A lot of my books are going to be set in Nevada, describing it in detail, loving all of its quirks (and it’s a pretty quirky state.) It’s a place full of contradictions, but empty of people. The terrain goes from high mountain dryness to arid, rocky sand. Although there is a lot of variation from end to end of the state, most of it is variations between different kinds of desert. Water is a precious resource, and wells must be dug deep to find it.


the state flag

I will swear that residents of this state enjoy surprising people, it’s a kind of joke against the whole world. Only in Nevada will you find the internationally famous sink of depravity that is Las Vegas and a moral conservative majority population in the same place. It’s the only state in the U.S.A. where gambling is legal everywhere and definitely the only one with any kind of legal prostitution (only in two counties, but it is legal), yet we have a religious conservative Governor. It takes individualism to a whole new level.

Since the place I call home has captured my complete interest and worked its way into most of my books, I’ll be blogging about it one region at a time, and you’re invited to come along.

Some Facts

State size: 110, 540 square miles, 85% of which is owned by the Federal government, because it’s nothing but dirt and no one else wants it. The state is bigger than the whole United Kingdom in land size, but smaller in terms of castles or politeness.

Fun fact-the Bureau of Land Management that owns & manages that 85% allows camping without fees, so if it’s BLM land you can just pull off of the highway and camp. Bring your own water. Watch out for scorpions; the little yellow ones, we don’t have the big black ones. Please don’t light any fires, it’s been a long time since the last brushfire took out most of the state and we’d like to keep it that way, thanks. If you guess wrong and camp on someone’s private property they will come out and yell at you, generally while holding a gun. Double check with a map before you try this.

Capital City: Carson City, the smallest of the three big cities here.

“Nevada” derives from the word for “snow covered” in Spanish. Most of it was part of Mexican territory until the Mexican-American war in 1848.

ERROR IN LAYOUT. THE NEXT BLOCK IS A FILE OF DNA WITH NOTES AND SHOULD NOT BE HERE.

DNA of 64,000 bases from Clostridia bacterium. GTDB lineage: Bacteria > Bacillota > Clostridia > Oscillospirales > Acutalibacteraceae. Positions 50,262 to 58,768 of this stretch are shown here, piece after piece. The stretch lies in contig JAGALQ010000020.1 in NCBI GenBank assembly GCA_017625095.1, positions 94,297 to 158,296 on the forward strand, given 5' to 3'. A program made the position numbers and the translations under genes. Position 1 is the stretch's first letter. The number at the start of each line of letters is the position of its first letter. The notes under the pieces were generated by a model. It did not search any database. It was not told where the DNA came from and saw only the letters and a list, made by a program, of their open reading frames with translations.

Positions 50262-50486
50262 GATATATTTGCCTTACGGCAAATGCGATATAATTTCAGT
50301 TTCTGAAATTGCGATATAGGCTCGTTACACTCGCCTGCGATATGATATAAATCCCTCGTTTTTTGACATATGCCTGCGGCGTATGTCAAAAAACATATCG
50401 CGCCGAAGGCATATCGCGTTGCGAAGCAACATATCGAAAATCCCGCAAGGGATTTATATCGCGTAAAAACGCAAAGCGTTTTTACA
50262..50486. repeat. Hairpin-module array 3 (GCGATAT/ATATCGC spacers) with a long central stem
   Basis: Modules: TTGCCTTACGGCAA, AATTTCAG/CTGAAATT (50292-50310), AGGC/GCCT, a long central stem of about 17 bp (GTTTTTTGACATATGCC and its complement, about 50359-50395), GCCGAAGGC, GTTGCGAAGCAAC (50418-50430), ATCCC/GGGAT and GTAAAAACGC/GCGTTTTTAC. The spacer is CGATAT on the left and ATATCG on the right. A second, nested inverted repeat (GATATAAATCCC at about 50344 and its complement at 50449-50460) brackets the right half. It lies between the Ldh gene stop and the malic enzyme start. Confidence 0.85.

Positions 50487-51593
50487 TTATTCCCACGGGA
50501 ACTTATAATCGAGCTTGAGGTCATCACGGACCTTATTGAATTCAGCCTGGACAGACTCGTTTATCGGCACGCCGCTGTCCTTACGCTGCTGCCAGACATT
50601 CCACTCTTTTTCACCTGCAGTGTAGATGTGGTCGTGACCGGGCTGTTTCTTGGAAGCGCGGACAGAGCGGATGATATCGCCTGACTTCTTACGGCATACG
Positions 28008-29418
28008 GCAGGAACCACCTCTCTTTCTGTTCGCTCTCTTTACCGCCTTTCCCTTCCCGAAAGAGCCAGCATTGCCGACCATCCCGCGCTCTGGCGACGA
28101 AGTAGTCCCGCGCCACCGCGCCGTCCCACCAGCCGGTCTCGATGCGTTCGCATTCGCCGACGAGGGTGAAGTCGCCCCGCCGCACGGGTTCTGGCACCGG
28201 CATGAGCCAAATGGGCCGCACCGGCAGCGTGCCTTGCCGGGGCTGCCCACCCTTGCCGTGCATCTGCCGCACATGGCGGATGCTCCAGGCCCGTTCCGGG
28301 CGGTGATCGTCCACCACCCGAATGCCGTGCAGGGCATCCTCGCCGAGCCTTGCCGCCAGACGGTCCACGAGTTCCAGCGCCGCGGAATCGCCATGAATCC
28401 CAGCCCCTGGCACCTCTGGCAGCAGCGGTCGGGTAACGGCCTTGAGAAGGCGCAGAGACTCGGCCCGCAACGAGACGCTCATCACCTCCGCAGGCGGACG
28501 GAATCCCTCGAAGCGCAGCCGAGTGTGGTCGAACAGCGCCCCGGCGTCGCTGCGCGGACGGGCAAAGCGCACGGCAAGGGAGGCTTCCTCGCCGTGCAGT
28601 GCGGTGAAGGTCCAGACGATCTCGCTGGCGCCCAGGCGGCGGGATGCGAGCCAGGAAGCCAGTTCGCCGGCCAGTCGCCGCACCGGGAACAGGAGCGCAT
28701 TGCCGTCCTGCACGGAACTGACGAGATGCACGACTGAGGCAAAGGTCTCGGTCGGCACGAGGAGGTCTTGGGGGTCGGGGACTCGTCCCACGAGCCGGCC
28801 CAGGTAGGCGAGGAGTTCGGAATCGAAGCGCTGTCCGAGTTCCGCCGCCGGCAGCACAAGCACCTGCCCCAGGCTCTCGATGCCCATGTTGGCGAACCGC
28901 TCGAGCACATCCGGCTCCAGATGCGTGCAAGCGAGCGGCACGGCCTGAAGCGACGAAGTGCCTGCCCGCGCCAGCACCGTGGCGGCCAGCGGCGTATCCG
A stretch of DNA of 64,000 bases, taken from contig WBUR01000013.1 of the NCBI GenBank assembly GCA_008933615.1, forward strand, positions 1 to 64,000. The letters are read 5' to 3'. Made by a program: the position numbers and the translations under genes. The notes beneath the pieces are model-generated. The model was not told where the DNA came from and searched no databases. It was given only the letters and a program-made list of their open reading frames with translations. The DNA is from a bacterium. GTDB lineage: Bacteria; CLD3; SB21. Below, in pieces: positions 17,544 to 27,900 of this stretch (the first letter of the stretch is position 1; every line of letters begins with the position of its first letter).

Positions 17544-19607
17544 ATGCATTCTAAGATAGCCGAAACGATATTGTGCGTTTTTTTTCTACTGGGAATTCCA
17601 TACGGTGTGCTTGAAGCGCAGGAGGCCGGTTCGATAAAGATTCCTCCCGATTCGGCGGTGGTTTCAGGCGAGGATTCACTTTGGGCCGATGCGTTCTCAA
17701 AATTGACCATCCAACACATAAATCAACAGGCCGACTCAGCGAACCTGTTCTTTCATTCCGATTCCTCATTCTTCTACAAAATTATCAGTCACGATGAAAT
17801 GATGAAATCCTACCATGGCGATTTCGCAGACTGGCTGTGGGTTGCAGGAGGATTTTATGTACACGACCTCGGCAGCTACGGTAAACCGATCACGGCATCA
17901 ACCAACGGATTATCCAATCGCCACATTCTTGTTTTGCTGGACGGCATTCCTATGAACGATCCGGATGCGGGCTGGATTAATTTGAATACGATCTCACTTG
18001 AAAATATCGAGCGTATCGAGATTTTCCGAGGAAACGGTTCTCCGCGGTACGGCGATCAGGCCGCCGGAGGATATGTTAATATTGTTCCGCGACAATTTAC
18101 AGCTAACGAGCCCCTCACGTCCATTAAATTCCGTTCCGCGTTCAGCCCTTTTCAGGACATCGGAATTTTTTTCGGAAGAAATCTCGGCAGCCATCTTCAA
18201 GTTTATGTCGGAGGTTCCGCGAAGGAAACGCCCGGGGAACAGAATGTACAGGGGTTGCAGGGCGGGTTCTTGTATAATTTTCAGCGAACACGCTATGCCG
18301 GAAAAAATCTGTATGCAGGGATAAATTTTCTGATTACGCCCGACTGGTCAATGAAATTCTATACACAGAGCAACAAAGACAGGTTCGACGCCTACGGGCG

State flower: The sagebrush. It’s a kind of bush with a super pungent herby smell and a silvery sheen to the leaves. The picture to the left is a close up of sagebrush.

State population: 2.891 million people. 7th biggest state out of the 50 in size, but 34th in population.

State nicknames: The Silver State (because it had a big silver boom just after the gold rush in California and because sagebrush looks silvery, you see what we did there?) and The Battle Born State (because we were approved to become a state to give the President a boost of materials and men for the Union during the Civil War, and wouldn’t have become a state so quickly otherwise.)

There is around 50,000 miles of paved road in the state, and if you stay off the two main highways it’s empty paved road. That car you’ve always wanted to go really fast in? Bring that car here.

stocksnap.io johannes plenio

photo courtesy stocksnap.io and Johannes Plenio

Indigenous tribes here include the Paiute, Shoshone and Washo.

Nevada is second in the whole world for gold production right now, behind Africa. Active mines here also produce a lot of other minerals and metals.

It’s pronounced “Ne-vah-DUH” not “Ne-VAAH-duh” and if you get it wrong people will laugh right to your face. Although it is a Spanish word it’s not pronounced the Spanish way, because we’re strange like that.

Link to the Nevada Tourism website for you. Come visit, we LOVE tourists. And their money. Mostly their money.

To read more about the state, check out Nevada: The South

Some Photos of Nevada


Carson City


most of the state looks like this. Photo courtesy Pixaby


highway 95 near Hawthorne


In the hills west of Carson City


The Pine Grove mountain range near Yerington, with lots of Sagebrush


Highway 80 near Winemucca